When a white guy in a dress shows up and he’s legally changed his name to “Krishna,” there is absolutely no way I am going to take him seriously.
I love learning Sanskrit. The words and phrases flow beautifully off the tongue in soft, rounded tones. But let’s be honest, when it comes time for me to teach a class, the phrase “awkward chair pose” is a lot more relatable to students than “utkatasana.”
Mike, I understand. You “want to go where the summer never ends.” What a super breakthrough realization about yourself. “Everyone deserves music.” Again, totally with you. Really, really original stuff here.
But seriously, for the love of God, I do not want to hear another fucking song about how great sunshine is. I feel like I’m trapped at a New-Age sex party on Long Island and I don’t have a ride home.
When a pair of flammable, skintight stretch pants costs 80 bucks and a 72”x24” piece of rubber costs 120, yoga starts to get just as elitist as downhill skiing.
I raise chickens. I hail from a family of hunters. I grow my own vegetables. I know how gross hot dogs are. I am not ignorant to the horror of factory farming. But sometimes after a weekend-long intensive of Vinyasa Flow, I want to eat a burger with three different animal products on it and I don’t want to watch you cry about it.
People are going to breathe loudly and it’s going to be obnoxious. Your ass is going to feel like you entertained a sexual act with a hedgehog. For the most part, though, meditation is pretty cool.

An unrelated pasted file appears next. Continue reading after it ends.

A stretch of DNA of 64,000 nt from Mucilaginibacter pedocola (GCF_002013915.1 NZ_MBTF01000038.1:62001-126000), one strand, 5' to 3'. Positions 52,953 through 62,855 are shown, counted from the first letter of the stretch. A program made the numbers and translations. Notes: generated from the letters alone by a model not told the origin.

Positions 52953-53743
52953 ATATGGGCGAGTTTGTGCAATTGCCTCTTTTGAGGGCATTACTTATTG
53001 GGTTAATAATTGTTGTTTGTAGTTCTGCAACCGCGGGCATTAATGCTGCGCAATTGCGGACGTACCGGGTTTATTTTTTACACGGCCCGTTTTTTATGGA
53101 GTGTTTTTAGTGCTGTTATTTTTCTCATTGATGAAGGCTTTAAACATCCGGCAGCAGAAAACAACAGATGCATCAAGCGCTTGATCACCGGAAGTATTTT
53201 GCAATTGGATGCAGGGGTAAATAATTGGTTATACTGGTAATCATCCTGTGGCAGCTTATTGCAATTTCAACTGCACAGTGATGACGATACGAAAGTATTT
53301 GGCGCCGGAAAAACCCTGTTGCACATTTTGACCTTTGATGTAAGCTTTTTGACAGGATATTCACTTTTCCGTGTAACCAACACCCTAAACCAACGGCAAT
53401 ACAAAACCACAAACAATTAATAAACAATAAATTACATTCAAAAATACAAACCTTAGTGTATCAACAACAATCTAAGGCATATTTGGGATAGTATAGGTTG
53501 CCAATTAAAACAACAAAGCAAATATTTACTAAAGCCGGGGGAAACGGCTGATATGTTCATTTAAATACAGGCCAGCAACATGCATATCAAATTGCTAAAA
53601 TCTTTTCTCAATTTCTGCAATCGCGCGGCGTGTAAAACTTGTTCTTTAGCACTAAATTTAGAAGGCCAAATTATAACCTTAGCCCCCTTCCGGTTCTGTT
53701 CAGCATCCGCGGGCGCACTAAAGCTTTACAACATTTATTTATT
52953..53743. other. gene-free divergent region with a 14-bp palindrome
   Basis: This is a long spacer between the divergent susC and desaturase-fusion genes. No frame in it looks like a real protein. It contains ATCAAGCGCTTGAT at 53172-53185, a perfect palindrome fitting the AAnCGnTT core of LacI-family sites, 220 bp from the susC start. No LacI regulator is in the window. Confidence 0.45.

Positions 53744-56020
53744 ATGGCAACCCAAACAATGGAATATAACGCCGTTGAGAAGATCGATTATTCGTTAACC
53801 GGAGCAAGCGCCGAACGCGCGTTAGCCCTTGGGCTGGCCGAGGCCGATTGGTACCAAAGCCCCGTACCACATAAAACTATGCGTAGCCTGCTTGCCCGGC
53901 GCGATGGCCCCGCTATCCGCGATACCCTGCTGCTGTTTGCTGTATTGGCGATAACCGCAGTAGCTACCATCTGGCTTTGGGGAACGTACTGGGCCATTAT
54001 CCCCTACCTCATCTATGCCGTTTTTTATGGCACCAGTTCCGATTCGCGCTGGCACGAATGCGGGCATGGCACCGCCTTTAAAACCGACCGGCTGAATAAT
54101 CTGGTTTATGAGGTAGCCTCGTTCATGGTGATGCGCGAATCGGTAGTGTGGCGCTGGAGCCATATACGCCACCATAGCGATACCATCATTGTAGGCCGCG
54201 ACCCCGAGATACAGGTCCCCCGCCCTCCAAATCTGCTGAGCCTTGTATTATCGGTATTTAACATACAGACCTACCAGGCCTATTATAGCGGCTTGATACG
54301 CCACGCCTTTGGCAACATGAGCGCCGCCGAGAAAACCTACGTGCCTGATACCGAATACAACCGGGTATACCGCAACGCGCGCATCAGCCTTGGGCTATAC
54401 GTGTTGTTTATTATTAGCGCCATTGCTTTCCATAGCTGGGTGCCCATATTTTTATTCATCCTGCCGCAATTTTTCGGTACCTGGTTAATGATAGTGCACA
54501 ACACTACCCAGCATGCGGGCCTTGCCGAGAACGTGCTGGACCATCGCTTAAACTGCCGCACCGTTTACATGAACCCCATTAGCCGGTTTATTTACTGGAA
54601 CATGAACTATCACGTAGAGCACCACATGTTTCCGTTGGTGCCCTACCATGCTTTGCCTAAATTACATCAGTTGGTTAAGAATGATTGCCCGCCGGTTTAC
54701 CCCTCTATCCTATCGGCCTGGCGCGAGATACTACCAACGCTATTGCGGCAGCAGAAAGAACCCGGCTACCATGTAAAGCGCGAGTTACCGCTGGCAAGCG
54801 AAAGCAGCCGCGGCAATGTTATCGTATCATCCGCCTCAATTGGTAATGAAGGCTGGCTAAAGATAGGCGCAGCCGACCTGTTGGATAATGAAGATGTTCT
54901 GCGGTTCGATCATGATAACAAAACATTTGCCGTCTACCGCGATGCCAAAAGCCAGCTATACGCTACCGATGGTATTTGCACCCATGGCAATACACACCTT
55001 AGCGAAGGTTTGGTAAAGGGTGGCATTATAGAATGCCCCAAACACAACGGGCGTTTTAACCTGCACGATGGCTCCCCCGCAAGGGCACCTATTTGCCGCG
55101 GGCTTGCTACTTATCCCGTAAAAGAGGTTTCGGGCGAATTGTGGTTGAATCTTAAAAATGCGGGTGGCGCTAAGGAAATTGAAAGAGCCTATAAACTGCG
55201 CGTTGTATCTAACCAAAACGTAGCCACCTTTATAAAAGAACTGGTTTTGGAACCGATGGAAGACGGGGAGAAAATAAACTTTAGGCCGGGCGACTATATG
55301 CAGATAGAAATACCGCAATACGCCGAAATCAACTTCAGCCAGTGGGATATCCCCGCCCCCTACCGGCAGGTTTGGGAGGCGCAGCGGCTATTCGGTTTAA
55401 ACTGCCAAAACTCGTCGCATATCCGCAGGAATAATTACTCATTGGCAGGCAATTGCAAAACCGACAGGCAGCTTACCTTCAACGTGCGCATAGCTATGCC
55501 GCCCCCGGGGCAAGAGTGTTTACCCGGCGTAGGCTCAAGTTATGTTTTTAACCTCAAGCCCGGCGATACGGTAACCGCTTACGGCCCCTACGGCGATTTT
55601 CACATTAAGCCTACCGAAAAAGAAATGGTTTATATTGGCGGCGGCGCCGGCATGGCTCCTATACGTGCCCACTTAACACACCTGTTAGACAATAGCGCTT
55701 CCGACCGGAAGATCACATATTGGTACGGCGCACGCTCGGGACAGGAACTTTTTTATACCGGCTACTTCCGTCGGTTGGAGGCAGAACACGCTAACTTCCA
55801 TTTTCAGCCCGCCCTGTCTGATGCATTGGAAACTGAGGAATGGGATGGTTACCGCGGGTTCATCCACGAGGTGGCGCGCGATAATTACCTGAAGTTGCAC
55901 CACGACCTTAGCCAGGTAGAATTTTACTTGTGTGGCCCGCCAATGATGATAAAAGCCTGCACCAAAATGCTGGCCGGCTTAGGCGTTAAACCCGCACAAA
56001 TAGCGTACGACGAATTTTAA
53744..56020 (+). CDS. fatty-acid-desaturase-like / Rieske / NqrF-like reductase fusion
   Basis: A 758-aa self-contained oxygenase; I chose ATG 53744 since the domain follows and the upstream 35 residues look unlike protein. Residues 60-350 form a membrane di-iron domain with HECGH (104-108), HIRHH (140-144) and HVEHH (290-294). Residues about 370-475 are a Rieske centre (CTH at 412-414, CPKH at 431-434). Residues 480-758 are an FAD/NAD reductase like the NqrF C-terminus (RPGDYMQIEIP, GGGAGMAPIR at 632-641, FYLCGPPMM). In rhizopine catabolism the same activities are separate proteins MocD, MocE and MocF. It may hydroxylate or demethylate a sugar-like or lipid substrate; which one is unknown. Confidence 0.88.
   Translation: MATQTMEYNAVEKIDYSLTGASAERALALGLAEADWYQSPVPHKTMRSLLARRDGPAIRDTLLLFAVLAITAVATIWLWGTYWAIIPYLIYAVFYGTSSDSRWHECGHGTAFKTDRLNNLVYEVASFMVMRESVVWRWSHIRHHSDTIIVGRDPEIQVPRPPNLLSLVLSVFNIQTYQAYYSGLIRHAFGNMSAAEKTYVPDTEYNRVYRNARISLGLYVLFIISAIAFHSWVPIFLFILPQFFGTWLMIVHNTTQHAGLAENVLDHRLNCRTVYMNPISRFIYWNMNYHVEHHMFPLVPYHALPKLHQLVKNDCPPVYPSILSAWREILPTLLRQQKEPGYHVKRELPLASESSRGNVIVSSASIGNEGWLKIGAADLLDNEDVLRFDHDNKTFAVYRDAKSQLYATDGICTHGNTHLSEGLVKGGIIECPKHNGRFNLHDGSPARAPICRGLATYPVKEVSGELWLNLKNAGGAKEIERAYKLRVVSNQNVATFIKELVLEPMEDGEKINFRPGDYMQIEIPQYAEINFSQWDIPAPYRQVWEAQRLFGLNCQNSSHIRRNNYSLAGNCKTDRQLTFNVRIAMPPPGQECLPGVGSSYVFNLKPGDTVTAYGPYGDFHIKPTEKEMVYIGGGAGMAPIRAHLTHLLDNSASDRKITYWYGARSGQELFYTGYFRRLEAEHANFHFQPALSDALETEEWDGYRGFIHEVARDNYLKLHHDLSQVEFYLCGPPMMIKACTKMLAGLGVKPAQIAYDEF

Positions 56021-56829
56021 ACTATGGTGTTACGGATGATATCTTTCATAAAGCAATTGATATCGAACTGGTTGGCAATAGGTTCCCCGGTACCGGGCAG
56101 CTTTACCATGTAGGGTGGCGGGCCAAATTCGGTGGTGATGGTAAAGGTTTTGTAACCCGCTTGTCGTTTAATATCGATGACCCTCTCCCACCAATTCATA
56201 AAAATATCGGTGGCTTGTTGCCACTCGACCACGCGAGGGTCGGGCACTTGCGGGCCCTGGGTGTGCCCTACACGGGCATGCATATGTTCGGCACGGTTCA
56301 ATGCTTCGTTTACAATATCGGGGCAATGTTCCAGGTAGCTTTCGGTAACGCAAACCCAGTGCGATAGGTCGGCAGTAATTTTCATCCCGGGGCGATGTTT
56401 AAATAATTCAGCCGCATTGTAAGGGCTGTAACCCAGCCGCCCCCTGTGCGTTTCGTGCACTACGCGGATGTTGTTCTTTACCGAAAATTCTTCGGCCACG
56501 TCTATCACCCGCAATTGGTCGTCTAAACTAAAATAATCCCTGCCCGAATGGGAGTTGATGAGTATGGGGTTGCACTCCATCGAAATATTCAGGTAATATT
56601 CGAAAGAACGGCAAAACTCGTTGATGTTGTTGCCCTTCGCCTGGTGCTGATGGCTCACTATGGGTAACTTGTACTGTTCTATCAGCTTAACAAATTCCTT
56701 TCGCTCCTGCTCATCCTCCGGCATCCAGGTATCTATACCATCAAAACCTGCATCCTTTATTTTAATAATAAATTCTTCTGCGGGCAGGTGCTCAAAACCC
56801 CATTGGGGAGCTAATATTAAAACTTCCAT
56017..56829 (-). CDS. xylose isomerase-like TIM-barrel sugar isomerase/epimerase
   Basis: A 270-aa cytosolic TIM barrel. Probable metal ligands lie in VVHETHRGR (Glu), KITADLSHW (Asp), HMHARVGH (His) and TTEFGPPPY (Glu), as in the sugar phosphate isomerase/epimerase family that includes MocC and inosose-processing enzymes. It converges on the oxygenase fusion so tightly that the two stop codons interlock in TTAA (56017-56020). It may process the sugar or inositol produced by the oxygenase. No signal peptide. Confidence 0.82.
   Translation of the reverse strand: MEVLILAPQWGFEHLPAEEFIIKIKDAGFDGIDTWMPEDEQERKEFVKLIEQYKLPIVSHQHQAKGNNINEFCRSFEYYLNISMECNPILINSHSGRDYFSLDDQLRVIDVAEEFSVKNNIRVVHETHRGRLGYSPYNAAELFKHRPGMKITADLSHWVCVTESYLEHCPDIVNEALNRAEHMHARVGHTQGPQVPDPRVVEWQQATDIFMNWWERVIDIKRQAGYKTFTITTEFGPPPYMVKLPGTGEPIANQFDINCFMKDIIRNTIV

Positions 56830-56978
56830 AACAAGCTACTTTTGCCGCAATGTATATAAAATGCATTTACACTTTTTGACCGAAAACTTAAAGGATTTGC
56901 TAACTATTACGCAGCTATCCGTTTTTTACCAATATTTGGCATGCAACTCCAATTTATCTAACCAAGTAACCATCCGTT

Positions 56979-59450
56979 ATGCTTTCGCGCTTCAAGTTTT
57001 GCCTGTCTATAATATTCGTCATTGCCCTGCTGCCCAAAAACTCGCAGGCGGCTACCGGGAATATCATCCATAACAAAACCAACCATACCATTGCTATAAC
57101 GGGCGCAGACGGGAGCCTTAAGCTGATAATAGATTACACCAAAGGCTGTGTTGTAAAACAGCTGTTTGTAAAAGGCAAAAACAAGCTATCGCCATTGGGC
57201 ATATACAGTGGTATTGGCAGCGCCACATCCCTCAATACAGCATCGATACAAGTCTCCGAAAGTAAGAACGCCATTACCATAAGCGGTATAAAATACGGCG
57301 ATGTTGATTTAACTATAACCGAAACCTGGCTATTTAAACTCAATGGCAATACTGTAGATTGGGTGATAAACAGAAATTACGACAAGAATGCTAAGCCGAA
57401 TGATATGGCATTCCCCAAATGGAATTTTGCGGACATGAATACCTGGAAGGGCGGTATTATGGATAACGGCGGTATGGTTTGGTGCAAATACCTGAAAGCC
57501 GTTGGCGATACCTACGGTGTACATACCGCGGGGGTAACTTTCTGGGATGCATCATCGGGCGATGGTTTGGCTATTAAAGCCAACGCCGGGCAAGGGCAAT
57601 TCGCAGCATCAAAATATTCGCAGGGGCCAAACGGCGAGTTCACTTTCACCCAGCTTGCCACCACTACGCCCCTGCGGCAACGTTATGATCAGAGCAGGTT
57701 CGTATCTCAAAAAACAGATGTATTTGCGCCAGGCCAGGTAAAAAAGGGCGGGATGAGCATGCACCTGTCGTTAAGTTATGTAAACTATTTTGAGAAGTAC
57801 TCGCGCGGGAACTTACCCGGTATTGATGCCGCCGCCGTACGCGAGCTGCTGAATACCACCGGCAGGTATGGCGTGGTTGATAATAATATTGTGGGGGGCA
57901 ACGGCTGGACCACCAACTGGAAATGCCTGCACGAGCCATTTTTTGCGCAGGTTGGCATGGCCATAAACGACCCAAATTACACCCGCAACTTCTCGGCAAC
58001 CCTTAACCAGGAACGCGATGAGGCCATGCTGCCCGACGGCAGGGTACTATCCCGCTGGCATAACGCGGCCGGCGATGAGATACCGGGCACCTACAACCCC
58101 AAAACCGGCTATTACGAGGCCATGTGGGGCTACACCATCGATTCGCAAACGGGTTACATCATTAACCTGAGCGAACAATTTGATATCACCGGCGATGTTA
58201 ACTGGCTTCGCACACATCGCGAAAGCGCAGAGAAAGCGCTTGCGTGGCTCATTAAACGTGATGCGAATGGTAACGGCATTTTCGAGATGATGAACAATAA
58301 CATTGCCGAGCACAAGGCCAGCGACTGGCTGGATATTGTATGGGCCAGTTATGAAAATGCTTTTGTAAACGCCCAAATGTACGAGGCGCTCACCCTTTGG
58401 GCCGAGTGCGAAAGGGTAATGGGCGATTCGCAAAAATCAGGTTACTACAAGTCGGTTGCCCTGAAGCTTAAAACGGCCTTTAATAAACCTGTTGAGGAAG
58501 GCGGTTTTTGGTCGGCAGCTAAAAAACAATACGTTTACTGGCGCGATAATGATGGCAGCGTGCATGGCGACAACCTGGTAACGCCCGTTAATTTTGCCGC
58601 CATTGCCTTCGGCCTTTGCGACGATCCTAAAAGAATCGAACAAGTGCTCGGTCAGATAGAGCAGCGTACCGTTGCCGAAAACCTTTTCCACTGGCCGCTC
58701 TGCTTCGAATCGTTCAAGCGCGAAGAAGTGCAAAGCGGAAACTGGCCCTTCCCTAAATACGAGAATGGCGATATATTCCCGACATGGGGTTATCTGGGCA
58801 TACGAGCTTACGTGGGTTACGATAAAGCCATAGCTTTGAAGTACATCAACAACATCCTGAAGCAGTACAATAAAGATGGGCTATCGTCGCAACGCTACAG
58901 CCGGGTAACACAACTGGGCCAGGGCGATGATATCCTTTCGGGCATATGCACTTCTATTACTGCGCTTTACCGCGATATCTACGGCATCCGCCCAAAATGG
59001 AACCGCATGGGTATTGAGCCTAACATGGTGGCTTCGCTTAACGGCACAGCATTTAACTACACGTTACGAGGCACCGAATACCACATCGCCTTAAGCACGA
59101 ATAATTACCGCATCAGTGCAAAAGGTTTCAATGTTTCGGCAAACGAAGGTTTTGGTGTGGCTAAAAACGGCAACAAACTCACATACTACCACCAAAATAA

I found that after a while, my thoughts were moving further and further away, like they were at the end of a deep tunnel and my mind was free to just be blank. (I wasn’t on acid, I swear.)
Maybe all the world’s Escalade-driving hockey moms should find another source for their $200 see-through leggings.
Some people do yoga to relax. Some people do yoga to break a sweat and bust a serious move to Tina Tuner’s “Simply the Best.” Neither form is superior to the other. So please, all you “traditional yogis,” un-clutch your prayer beads.
I might show up to practice, but I might also be planning what I’m going to sing at karaoke the whole time.
I was a little nervous to participate at first, but chanting and singing in unison with a room full of strangers turned out to be an uplifting and not at all cult-like experience.
When I go to a class, I hope for a teacher who is personable and real, someone who winces during chair pose and falls sometimes during dancer. I don’t want to learn from perfection. I hope that my future students don’t want to either.